A kids’ story that offers a warm reminder of what it means to be openhearted.



A young boy learns to face his fears in Annunziata’s uplifting debut illustrated children’s book.

For as long as he can remember, Caleb has wanted to climb a tall mountain near his house, but fear has kept from attempting it. In fact, he’s so scared of what could go wrong during a climb that he lives in a constant state of worry and anxiety—until one fateful day, when he decides to take his first step on the path up the mountain. Caleb feels an initial rush of excitement, but instead of his fear going away, it becomes even stronger. While resting under a tree, he meets a wise, talking dove that teaches him how to slow down and enjoy the journey. It soon becomes clear to the boy that he was rushing things because he was still afraid. Taking the dove’s advice, he slowly begins to notice the wondrous beauty that surrounds him and ultimately sees the world in a new way. Soon, he feels ready to take on more adventures. This children’s story presents a surprisingly profound message with beautiful, full-color illustrations and a gentle tone. The dove represents the boy’s guardian angel, and the dialogue reflects this deeper sentiment: “I have always been with you, Caleb. My guidance has been ever present for you and forever will be.” An accompanying image then depicts an angel following Caleb, instead of a bird. (The angel and Caleb both appear to be light-skinned in the uncredited illustrations.) This notion of a spiritual being guiding one’s every move appears throughout the narrative, which also effectively emphasizes the importance of learning to be present in the moment. Caleb’s personal transformation from a scared little boy to a brave one will be relatable to readers of all ages.

A kids’ story that offers a warm reminder of what it means to be openhearted.

Pub Date: Sept. 6, 2019

ISBN: 978-1-982234-00-3

Page Count: 40

Publisher: BalboaPress

Review Posted Online: March 2, 2020

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An uncomplicated opener, with some funny bits and a clear but not heavy agenda.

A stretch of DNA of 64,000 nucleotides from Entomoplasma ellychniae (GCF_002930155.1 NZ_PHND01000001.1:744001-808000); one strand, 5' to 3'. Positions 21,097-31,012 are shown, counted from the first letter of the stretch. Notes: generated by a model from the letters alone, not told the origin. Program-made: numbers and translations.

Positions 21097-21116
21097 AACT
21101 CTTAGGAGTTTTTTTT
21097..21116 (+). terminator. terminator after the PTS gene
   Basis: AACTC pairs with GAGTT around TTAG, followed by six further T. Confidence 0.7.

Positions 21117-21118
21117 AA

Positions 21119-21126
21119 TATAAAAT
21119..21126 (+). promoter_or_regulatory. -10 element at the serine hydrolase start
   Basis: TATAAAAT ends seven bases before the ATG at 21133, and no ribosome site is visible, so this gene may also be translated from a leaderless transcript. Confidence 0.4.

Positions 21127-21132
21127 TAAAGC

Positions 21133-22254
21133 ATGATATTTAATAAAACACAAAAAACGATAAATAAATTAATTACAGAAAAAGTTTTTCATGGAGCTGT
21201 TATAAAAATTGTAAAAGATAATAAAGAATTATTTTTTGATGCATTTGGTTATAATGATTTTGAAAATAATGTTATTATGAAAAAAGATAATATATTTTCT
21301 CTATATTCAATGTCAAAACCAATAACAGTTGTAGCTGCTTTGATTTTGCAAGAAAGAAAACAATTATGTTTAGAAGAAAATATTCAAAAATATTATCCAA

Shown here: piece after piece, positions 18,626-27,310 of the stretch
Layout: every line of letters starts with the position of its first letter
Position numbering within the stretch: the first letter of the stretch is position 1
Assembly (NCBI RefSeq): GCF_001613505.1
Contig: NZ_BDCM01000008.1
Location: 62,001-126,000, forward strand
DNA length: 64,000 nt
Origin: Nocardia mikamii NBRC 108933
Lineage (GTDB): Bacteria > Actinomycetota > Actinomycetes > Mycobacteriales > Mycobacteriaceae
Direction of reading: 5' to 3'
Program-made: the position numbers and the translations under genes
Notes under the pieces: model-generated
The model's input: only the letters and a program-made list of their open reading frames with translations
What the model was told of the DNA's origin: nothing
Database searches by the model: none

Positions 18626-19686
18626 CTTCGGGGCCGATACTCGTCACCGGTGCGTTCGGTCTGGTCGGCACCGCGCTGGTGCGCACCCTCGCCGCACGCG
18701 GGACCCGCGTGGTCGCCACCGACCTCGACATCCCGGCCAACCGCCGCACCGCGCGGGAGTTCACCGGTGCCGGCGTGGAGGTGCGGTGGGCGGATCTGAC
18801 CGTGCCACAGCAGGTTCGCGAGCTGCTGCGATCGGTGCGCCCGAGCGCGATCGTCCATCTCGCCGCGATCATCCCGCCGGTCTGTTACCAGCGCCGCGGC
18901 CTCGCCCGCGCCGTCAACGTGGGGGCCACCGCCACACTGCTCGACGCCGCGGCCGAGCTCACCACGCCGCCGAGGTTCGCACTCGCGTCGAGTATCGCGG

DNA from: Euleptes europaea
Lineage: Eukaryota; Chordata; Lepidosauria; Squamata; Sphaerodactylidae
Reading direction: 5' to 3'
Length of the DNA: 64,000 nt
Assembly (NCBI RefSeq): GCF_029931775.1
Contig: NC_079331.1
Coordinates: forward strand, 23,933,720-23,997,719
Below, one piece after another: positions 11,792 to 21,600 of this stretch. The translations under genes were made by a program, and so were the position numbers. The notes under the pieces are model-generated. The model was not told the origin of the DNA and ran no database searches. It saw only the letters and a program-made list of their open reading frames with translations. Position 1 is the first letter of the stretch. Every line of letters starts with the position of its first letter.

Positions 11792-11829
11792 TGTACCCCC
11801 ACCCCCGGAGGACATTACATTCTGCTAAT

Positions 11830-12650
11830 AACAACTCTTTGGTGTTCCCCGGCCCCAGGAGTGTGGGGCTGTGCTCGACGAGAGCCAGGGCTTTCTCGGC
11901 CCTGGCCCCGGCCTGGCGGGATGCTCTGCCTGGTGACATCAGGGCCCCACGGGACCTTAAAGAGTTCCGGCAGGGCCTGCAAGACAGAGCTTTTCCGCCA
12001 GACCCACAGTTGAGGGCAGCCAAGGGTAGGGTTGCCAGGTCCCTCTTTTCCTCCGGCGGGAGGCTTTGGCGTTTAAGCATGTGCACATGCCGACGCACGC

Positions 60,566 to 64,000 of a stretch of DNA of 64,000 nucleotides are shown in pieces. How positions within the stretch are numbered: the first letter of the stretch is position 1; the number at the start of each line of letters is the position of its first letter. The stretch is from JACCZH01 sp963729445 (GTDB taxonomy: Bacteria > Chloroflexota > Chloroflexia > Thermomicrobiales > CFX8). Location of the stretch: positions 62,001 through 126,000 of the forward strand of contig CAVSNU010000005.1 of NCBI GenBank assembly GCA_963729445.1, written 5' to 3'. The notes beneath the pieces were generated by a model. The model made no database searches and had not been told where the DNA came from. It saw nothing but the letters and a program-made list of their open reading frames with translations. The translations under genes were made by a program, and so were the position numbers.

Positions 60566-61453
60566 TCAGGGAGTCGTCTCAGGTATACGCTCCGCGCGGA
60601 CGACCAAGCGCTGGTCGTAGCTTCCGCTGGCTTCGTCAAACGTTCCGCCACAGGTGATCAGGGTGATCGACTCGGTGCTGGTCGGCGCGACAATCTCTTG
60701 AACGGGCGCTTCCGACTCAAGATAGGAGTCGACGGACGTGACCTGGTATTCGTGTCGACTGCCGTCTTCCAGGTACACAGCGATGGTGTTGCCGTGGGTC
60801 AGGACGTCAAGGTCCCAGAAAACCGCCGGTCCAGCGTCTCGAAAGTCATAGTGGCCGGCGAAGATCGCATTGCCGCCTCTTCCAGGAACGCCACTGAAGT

From the Here's Hank series , Vol. 1

Hank Zipzer, poster boy for dyslexic middle graders everywhere, stars in a new prequel series highlighting second-grade trials and triumphs.

Hank’s hopes of playing Aqua Fly, a comic-book character, in the upcoming class play founder when, despite plenty of coaching and preparation, he freezes up during tryouts. He is not particularly comforted when his sympathetic teacher adds a nonspeaking role as a bookmark to the play just for him. Following the pattern laid down in his previous appearances as an older child, he gets plenty of help and support from understanding friends (including Ashley Wong, a new apartment-house neighbor). He even manages to turn lemons into lemonade with a quick bit of improv when Nick “the Tick” McKelty, the sneering classmate who took his preferred role, blanks on his lines during the performance. As the aforementioned bully not only chokes in the clutch and gets a demeaning nickname, but is fat, boastful and eats like a pig, the authors’ sensitivity is rather one-sided. Still, Hank has a winning way of bouncing back from adversity, and like the frequent black-and-white line-and-wash drawings, the typeface is designed with easy legibility in mind.

An uncomplicated opener, with some funny bits and a clear but not heavy agenda. (Fiction. 7-9)

Pub Date: Feb. 14, 2014

ISBN: 978-0-448-48239-2

Page Count: 128

Publisher: Grosset & Dunlap

Review Posted Online: Dec. 11, 2013

Kirkus Reviews Issue: Jan. 1, 2014

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The artist’s fans might key in, but most young readers will be left in the dark.


When your computer powers down, the little “dot” is off-duty. You don’t think it just sits there, do you?

In this tipsy flight from Steadman, originally published overseas in 2000, the tidy dot on the first page is quickly transformed into mad splotches of black sporting googly eyes. It zooms through cyberspace to have tea—or, rather ink (“I LOVE INK!”)—with “my friend the Duchess of Amalfi,” and then goes off to spatter the besieging Duke of Bogshott and his white-uniformed army. Serving largely as an excuse for the illustrator to wield pen and brush ever more ferociously across a series of spreads, this free-associative plotline culminates with an invitation to attend the wedding of the duke and duchess as “Best Dot” (“I was so excited I made a mess on her carpet”) and a quick return home: “And here I am, ready to work for you again—dot dot dot.” As a clever riff on the internet, this doesn’t hold a pixel to Randi Zuckerberg and Joel Berger’s Dot. (2013) or Goodnight iPad by “Ann Droid” (2011), and the illustrator’s whacked-out mite isn’t going to take young readers on the sort of imagination-stretching artistic rides that Peter Reynolds’ The Dot (2003) or Hervé Tullet’s Press Here (2011) offer. But it does at least dispense exuberantly unrestrained permission to paint outside the lines.

The artist’s fans might key in, but most young readers will be left in the dark. (Picture book. 7-9)

Pub Date: Oct. 15, 2016

ISBN: 978-1-56792-520-3

Page Count: 32

Publisher: Godine

Review Posted Online: Aug. 2, 2016

Kirkus Reviews Issue: Aug. 15, 2016

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